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Various Artists: The Contemporary Records Story

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Lester Koenig (pronounced KAY-nig) was a Hollywood movie executive who was blacklisted for refusing to testify before the HUAC. Having founded the Good Time Jazz label in 1949 to record Dixieland jazz, he created the Contemporary imprint in 1952 for modern classical music and modern jazz to keep himself busy. With The Contemporary Records Story, Fantasy has released a 4-CD anthology of Contemporary recordings presented in chronological order. All CDs are at least 71 minutes long. Koenig was a stickler for sonic fidelity, and built his own recording studio on the premises. These recordings bear the fruits of his demands, particularly in the bass.

Fantasy's selections give each disc its own identity. As one might imagine, nearly all of the artists here were West Coasters; but there are a few selections by visitors to Los Angeles, including Ben Webster, Woody Shaw and Art Pepper's famous meeting with Miles Davis's rhythm section. Only four songs (by Ornette Coleman, Cecil Taylor, Woody Shaw and Chico Freeman) might be considered out of the mainstream.

The songs of disc one feature arrangements so dry they verge on being Third Stream. This is West Coast Cool without being relaxed. The music is often experimental, with unusual instrument combinations (including the use of the french horn or the oboe) or unusual harmonies. The revelation to this listener is the extent to which Lennie Niehaus sounded like Paul Desmond. Drummer Shelly Manne appears on twelve of the sixteen tracks. The disc's highlights are Manne's "You and the Night and the Music" and Lyle Murphy's "Blue Moon."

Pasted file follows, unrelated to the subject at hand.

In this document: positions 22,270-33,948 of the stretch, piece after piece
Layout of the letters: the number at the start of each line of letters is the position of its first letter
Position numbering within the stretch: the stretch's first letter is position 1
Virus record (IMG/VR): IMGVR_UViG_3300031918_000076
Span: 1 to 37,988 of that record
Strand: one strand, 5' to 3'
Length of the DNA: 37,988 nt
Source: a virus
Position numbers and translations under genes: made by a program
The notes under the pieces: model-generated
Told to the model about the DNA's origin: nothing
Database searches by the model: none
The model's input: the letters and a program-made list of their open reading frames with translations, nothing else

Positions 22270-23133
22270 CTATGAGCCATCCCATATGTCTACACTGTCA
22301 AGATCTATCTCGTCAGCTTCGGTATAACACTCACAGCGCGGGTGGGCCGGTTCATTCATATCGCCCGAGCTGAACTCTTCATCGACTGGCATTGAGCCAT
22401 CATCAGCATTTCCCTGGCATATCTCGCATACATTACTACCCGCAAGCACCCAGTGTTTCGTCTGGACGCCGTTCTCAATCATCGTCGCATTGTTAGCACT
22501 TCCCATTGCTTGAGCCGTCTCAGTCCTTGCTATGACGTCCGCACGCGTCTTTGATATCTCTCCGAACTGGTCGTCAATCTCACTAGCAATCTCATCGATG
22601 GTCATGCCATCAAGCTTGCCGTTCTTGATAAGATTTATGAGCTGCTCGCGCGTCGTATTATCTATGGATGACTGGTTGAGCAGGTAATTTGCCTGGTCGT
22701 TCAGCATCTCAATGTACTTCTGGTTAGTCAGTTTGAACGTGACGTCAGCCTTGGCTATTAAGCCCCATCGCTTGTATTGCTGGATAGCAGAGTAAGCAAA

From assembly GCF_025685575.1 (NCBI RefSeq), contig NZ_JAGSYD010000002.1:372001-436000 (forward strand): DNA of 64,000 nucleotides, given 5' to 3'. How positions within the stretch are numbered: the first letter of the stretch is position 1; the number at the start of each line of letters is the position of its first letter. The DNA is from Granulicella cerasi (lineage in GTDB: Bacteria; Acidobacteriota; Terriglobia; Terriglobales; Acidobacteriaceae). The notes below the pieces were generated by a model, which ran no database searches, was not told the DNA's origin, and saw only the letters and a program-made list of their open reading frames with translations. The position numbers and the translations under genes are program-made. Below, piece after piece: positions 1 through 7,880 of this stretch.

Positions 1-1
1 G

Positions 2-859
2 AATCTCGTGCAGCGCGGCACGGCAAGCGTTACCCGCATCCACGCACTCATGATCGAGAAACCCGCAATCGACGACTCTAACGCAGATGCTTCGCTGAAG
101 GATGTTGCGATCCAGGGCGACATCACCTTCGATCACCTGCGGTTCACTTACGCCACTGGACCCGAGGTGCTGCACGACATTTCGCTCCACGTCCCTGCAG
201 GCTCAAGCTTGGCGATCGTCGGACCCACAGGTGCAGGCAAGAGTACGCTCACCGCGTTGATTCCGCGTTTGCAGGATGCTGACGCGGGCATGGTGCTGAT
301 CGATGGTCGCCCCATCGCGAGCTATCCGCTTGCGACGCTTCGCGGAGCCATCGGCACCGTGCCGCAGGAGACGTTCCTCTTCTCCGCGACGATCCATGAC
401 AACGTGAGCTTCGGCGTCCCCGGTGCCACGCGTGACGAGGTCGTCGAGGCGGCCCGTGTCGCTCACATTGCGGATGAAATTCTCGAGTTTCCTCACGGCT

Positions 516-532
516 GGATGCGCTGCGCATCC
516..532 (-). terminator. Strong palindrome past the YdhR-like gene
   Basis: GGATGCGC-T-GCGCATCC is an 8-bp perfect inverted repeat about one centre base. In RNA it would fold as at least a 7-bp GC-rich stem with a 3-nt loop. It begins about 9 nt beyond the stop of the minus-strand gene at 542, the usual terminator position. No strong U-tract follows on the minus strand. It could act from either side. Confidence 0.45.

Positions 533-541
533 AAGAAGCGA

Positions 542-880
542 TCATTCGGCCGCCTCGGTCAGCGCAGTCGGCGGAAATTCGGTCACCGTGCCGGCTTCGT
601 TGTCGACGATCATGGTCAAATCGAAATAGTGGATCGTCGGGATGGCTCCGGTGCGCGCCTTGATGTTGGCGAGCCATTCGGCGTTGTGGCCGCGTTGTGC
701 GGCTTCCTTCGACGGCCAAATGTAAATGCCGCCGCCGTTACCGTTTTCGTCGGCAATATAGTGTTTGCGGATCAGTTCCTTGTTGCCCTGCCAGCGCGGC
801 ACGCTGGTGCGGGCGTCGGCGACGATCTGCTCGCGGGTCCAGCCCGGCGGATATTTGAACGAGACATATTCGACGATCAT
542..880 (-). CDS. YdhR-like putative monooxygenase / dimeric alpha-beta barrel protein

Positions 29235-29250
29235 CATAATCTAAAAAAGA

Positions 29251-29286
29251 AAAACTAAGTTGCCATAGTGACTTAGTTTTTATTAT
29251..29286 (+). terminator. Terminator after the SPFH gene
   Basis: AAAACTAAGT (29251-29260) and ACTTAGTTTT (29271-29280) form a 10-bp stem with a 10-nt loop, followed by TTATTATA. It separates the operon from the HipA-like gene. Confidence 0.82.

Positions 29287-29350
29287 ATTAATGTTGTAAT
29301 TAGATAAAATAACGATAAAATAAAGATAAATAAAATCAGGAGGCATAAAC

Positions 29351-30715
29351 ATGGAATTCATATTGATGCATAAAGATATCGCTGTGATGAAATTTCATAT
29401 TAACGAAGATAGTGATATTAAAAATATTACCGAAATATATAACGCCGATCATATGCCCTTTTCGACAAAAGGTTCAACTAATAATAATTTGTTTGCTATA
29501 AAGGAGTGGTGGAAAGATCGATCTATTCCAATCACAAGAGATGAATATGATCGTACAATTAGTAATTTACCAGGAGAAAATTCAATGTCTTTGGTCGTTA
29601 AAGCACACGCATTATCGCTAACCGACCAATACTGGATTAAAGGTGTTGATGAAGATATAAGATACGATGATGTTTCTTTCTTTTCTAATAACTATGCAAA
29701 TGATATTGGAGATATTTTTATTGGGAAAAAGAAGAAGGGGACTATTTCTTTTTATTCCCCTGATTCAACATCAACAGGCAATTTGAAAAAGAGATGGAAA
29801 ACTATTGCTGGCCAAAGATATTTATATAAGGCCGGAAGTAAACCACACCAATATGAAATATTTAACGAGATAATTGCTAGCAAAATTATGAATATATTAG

The music of the second disc is more emotional and less cerebral than that of the first, and the emotion is light and bouncing. The tempo is decidedly more upbeat and swinging. Disc two gets going early on with two Art Pepper tracks. The highlight is Harold Land's "Grooveyard."

The first two-thirds of disc three consist of a collection of pensive recordings, including a New York tape of Cecil Taylor. This mood is interrupted by Helen Humes' "Bill Bailey" and Shelly Manne's "Peter Gunn." The final third returns to the breezy style of disc two. The highlight is Manne's "Blue Daniel."

There is little trace of the West Coast Cool sound on disc four. A number of the tracks are melancholy ballads. The disc is made up of five songs from 1960-1962, one from 1970, and six from 1976-1977. The fidelity of the '70s recordings is noticeably superior. The highlight is Art Farmer's "My Funny Valentine." Koenig died in 1977, and the collection ends with his final project, Art Pepper's Village Vanguard engagement.

The Contemporary Records Story is an enjoyable collection. The album from which each selection is taken is noted, giving the listener plenty of ideas for future exploration.


Title: The Contemporary Records Story | Year Released: 2004

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